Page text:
Unlocking the mysteries of the exact origins of SARS-CoV-2, the virus that causes Covid-19 and launched a global pandemic in March 2020, has become one of the most burning questions in the scientific community. But the effort, like so many other coronavirus-related issues, has become hotly contested, fraught with implications for international relations and, in the United States at least, laced with conspiracy theories and politically motivated posturing.

Two competing theories have dominated the discussion since the early days of the pandemic, when the world was first made aware of the newly emergent, “novel” coronavirus. The first, and the one that was accepted as the likely story for a long time, is that the virus came from nature, jumping from its natural reservoir in some type of bat, through a still-unknown intermediary animal and into humans (possibly at or near a “wet market” in Wuhan, China), among whom it then spread like wildfire.
The second theory is that it leaked out of a lab in Wuhan, where there are, in fact, laboratories that study and manipulate coronaviruses very similar to SARS-CoV-2. Related to the lab-leak theory are two adjacent questions: If it was accidentally leaked, had it been genetically modified as part of legitimate scientific research? And, could the virus have accidentally leaked out without the Chinese government being aware of it, or was there a cover-up?

Roiling controversy

The lab-leak theory is controversial and politically loaded. The Chinese government vehemently denies any such possibility. In the United States, unsubstantiated claims gave it aspects of a partisan witch hunt early in the pandemic. And some in the international community, including the World Health Organization, have simultaneously tried to address the question and diplomatically tiptoe around the quagmire without offending anyone.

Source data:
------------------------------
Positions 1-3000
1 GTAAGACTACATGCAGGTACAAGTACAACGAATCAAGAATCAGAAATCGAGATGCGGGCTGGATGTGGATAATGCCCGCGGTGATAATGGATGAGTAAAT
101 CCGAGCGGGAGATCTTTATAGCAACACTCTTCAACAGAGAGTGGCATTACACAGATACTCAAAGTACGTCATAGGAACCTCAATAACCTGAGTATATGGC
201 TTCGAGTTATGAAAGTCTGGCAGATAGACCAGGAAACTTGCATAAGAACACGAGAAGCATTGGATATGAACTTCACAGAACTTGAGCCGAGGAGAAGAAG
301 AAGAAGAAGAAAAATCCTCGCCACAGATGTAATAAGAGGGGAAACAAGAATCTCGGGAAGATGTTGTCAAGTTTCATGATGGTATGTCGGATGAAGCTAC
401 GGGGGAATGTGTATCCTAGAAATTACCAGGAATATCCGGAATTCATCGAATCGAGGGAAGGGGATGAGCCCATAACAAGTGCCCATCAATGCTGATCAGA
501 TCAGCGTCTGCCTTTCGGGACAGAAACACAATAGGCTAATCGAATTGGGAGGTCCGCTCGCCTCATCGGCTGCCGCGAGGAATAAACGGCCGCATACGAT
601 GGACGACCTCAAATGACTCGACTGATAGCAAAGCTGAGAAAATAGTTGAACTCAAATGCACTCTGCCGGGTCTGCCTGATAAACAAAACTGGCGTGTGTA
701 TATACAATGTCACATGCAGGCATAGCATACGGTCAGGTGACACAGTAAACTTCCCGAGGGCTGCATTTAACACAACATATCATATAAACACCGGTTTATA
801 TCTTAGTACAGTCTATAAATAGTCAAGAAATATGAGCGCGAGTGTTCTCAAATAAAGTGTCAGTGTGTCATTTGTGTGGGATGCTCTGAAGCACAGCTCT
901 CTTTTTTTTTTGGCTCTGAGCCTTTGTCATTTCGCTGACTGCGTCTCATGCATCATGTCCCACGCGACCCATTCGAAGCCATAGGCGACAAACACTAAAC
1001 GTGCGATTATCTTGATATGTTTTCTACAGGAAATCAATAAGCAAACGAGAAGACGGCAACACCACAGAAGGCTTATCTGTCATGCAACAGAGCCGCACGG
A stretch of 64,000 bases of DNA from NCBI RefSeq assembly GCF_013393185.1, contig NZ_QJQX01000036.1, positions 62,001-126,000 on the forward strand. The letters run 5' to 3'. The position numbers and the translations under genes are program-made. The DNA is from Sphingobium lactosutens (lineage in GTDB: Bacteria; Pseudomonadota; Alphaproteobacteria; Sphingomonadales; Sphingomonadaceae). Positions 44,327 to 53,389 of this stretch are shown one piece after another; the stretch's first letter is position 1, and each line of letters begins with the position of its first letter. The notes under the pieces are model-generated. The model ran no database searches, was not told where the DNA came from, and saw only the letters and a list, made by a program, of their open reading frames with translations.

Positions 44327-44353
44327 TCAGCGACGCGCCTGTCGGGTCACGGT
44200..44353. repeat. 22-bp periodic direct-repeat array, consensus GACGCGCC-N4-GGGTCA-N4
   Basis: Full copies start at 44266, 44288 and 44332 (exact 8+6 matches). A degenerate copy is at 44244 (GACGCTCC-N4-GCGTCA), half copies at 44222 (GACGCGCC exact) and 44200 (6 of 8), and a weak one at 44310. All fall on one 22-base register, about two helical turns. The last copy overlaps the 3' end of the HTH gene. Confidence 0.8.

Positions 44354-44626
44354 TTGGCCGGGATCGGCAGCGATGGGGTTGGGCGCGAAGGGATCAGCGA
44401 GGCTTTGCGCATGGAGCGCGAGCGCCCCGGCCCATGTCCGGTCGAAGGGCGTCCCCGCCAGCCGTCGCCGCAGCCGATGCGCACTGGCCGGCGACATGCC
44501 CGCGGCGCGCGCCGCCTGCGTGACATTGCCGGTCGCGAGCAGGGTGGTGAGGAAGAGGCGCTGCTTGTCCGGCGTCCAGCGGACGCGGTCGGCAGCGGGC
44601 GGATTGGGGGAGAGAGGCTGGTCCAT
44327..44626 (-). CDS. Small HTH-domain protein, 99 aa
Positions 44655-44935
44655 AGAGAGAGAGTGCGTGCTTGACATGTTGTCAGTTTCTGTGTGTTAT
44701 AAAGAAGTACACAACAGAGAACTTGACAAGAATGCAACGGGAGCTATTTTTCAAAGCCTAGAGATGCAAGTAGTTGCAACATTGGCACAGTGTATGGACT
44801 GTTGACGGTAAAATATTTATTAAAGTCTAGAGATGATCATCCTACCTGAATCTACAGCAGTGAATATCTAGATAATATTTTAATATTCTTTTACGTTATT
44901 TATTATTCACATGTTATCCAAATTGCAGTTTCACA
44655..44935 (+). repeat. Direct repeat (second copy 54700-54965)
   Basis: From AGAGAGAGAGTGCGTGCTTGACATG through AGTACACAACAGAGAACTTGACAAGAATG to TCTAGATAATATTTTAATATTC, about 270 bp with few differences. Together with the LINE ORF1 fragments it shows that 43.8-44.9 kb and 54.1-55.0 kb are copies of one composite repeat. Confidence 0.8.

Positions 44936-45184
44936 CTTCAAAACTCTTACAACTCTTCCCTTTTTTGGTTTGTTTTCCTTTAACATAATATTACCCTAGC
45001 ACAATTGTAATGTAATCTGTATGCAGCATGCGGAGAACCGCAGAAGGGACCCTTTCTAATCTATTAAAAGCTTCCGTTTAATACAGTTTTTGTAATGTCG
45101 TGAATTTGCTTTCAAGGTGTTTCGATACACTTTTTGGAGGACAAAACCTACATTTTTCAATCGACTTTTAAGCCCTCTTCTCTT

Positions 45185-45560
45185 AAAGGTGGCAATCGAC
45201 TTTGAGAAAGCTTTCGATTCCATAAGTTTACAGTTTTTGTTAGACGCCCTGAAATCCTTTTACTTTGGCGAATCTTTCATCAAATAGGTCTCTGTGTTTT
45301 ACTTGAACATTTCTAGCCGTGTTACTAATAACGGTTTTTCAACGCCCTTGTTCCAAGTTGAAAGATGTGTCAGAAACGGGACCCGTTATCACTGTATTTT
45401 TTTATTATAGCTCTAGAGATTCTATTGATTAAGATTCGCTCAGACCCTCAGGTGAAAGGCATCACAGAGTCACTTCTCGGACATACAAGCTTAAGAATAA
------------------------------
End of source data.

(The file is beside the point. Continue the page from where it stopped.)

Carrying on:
During a world pandemic — a public health crisis which would eventually lead to more than 3.75 million deaths throughout the world — the politics became overwhelming. It became so taboo, in fact, that it was difficult to discuss openly, much less evaluate scientifically, without igniting a firestorm, having motives questioned and generating layers of accusations and counter-accusations.

This story would not be complete without mention of two pieces of federal intelligence: a US State Department Fact sheet, published on January 15, 2021, in the last week of the Trump administration, that noted the federal government believed that there were sick researchers from the Wuhan Institute of Virology before the first clusters of Covid-19 cases were identified; and a classified May 2020 report from the Lawrence Livermore National Laboratory acknowledging that the lab-leak theory was a possibility.

And there’s more: The continued pushback by 14 governments, including the US, on the results of a WHO fact-finding mission to China in early 2021, that found the lab-leak theory is “extremely unlikely” — pushback because of a lack of transparency by the Chinese government while the WHO’s delegation was conducting its research in China. That research was essentially limited to conversations with doctors and workers at the Wuhan lab, with limited access to data and samples, WHO now admits.

The ongoing debate even reached President Joe Biden’s chief medical adviser, Dr. Anthony Fauci, who along with his emails has managed to become a target of both Republicans in the US, who accused him of flipflopping on the issue and of being too cozy with Chinese researchers, and the Chinese state media, which accused him of “fanning a huge lie against China.”
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